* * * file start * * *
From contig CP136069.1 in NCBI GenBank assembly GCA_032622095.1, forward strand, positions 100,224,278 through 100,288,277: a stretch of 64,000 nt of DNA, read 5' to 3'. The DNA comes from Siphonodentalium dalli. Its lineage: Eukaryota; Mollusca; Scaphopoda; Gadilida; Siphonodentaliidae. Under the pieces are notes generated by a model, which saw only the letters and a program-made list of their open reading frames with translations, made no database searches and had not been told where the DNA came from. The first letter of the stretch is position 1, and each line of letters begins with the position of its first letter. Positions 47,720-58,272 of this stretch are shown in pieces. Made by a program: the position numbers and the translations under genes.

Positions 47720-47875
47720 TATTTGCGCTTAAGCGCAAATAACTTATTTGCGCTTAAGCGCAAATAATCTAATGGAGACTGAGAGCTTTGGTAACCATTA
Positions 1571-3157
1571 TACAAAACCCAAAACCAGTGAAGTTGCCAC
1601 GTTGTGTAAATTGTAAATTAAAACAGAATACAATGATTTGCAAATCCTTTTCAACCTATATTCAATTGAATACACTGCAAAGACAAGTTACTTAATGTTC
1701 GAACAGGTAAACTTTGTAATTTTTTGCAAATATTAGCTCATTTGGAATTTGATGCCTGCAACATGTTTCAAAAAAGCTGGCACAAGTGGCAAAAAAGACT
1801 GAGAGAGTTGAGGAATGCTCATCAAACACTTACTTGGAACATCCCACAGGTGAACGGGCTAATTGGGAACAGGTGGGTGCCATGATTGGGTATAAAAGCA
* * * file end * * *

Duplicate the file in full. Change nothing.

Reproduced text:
From contig CP136069.1 in NCBI GenBank assembly GCA_032622095.1, forward strand, positions 100,224,278 through 100,288,277: a stretch of 64,000 nt of DNA, read 5' to 3'. The DNA comes from Siphonodentalium dalli. Its lineage: Eukaryota; Mollusca; Scaphopoda; Gadilida; Siphonodentaliidae. Under the pieces are notes generated by a model, which saw only the letters and a program-made list of their open reading frames with translations, made no database searches and had not been told where the DNA came from. The first letter of the stretch is position 1, and each line of letters begins with the position of its first letter. Positions 47,720-58,272 of this stretch are shown in pieces. Made by a program: the position numbers and the translations under genes.

Positions 47720-47875
47720 TATTTGCGCTTAAGCGCAAATAACTTATTTGCGCTTAAGCGCAAATAATCTAATGGAGACTGAGAGCTTTGGTAACCATTA
Positions 1571-3157
1571 TACAAAACCCAAAACCAGTGAAGTTGCCAC
1601 GTTGTGTAAATTGTAAATTAAAACAGAATACAATGATTTGCAAATCCTTTTCAACCTATATTCAATTGAATACACTGCAAAGACAAGTTACTTAATGTTC
1701 GAACAGGTAAACTTTGTAATTTTTTGCAAATATTAGCTCATTTGGAATTTGATGCCTGCAACATGTTTCAAAAAAGCTGGCACAAGTGGCAAAAAAGACT
1801 GAGAGAGTTGAGGAATGCTCATCAAACACTTACTTGGAACATCCCACAGGTGAACGGGCTAATTGGGAACAGGTGGGTGCCATGATTGGGTATAAAAGCA